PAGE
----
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Changes hinted in movie rating system


From the March 4, 1984, Deseret News

There's no question that the ratings system has become more and more relaxed over the years, with gore, violence, sex, nudity, profanity and vulgarity being allowed with more and more abundance in PG-rated films, and each of those same elements being pushed to the limits in some R-rated films.

But with movies as clean (except for a few profanities) as "Ordinary People" and "The Verdict" carrying the same R rating that is given to incredibly raunchy films like "Porky's" or extremely gory, violent films like the "Friday the 13" trilogy, and with the same PG rating applied equally to squeaky clean films like "Annie" and "Solo," as well those with as much violence or sex, respectively, as "Raiders of the Lost Ark" and "Never Say Never Again," people always have the same question before they go to the movies. Why? Why is the film rated PG or R? And how embarrassed or grossed-out am I going to be?

At the Deseret News we have tried to answer that question as accurately as possible, though our parenthetical explanations are really educated guesses. (The ratings board doesn't inform anyone – including the moviemakers – why a film receives a particular rating, unless the producer appeals to have it changed). And a few other publications have begun to follow our example (most prominently, USA Today).

But the nebulous rating may soon be a thing of the past.

Jack Valenti, president of the Motion Picture Association of America, has endorsed a move that would include information in ratings to indicate the degree of sex, violence and profanity that gives each film a PG or R. Variety, the show business trade paper, reported recently that Valenti has bowed to the proposal, which the National Association of Theater Owners has long wanted to see go into effect.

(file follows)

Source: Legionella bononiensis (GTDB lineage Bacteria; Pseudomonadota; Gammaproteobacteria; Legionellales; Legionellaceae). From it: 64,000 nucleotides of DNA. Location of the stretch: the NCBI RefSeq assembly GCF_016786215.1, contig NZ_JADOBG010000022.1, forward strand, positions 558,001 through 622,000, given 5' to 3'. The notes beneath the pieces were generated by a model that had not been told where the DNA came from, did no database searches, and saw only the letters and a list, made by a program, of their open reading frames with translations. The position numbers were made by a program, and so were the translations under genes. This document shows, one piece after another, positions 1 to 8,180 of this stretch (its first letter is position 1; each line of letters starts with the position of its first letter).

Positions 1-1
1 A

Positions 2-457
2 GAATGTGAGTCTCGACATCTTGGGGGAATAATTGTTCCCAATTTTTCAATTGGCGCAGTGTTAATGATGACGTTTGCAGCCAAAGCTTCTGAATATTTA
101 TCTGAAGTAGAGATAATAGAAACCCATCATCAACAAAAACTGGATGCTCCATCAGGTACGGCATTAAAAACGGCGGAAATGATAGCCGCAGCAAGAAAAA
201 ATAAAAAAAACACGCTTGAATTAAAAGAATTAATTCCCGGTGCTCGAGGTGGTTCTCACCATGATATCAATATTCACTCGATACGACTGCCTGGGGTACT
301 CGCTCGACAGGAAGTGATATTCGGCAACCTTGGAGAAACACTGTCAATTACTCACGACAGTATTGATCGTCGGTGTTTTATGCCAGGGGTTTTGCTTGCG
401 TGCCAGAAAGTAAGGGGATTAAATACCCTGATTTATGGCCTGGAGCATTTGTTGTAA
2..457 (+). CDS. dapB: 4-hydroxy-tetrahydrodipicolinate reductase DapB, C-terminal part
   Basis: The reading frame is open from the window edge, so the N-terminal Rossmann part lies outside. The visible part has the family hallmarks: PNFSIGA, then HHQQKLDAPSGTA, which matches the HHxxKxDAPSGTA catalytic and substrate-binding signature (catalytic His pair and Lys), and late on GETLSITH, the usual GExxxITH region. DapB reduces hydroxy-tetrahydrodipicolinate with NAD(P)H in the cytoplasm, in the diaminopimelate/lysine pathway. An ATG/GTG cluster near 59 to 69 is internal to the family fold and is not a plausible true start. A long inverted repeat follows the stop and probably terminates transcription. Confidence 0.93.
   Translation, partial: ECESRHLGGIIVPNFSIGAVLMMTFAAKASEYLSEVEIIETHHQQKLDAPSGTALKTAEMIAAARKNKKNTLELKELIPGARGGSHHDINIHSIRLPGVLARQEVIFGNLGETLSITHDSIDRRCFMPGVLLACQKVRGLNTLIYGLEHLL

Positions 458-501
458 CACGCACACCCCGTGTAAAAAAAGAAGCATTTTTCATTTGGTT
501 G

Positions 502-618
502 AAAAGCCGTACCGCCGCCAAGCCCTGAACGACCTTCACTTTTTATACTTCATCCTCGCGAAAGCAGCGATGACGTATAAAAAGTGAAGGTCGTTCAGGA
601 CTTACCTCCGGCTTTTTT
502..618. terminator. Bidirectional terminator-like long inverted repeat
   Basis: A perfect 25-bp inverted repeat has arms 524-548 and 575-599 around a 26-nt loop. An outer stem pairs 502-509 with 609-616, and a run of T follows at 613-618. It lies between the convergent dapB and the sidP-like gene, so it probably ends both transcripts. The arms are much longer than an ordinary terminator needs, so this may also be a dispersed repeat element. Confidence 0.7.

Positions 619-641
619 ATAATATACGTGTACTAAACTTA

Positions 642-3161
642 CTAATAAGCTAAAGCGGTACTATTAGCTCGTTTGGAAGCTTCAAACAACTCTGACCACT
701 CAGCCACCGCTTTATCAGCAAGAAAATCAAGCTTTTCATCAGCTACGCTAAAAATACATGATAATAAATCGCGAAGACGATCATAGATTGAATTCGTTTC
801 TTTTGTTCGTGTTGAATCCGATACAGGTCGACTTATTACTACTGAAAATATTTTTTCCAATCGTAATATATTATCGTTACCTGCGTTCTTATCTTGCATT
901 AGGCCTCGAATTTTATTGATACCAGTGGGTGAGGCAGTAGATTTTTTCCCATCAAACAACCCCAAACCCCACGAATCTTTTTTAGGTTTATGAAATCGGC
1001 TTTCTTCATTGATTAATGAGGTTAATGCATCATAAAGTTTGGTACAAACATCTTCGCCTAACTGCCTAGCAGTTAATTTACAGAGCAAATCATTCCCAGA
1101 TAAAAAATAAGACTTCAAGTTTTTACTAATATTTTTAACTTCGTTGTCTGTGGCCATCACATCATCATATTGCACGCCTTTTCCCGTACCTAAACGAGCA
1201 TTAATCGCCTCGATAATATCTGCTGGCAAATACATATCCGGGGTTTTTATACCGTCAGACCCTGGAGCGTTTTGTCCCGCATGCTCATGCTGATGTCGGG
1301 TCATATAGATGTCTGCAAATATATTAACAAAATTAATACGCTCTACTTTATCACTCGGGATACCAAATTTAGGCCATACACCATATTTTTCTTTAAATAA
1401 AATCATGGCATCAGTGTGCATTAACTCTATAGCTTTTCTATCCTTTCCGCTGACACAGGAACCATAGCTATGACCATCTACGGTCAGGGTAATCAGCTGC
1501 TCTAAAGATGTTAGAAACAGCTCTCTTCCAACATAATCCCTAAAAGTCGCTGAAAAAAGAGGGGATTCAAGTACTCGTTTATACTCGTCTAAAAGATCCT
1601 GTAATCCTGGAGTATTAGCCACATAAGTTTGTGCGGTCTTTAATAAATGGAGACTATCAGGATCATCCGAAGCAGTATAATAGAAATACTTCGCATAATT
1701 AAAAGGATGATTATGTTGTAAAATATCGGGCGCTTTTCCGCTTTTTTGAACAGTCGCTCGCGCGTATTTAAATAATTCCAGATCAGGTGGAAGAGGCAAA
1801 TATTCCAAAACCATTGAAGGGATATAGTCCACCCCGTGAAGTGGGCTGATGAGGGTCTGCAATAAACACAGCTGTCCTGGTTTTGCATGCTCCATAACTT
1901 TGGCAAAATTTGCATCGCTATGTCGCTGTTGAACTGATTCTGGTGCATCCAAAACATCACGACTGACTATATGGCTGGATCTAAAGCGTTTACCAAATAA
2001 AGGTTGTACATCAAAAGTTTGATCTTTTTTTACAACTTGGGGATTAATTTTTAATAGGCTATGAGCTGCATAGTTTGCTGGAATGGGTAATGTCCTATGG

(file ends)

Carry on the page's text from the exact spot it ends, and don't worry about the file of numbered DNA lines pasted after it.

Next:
As president of the MPAA, Valenti also oversees its subsidiary board, the Classification and Ratings Administration, which rates most of the movies we see. Valenti is quoted as saying he intends to get the plan operational soon, but he's been "sidetracked by other developments," such as the recent Supreme Court ruling that upheld programs. (Valenti wants to see a tax added to the price we pay for blank tapes.)

The MPAA president also emphasized the added information is not a fundamental change, but rather an extension of the rating system as it exists. He has often said the system works quite well and needs no repairs.

Despite that, continued criticism of the rating system is obviously a motivating factor here, and suggested changes are constantly being recommended.

Another pending reform in the ratings code may lower the age of admission without parents to R-rated films, from 17 to 16. Valenti endorses that as well, saying there is no reason a youngster who can get a driver's license should be prevented from attending R-rated movies. There may be a number of parents who disagree, however.

There has also long been talk of an interim rating, one that would come between PG and R. Though a growing number of people in the film community endorse that one, there has been no report of anything official coming of it. Steven Spielberg, for example, has said "Poltergeist" shouldn't be an R-rated movie, but it's not really PG material, either. ("Poltergeist" was rated R, then given a PG on appeal.)

The ratings system was designed for parents to guide their children in selecting films to see, but with the advent of videocassettes, which usually carry the film's theatrical rating, more and more parents are finding out they can't simply sit the kids down to any PG and have it meet their own standards.

Likewise, a growing number have been baffled as to why certain films carry an R.

Clearly, some kind of clarification of the ratings carried by particular films is needed. Any step toward that end is a step in the right direction.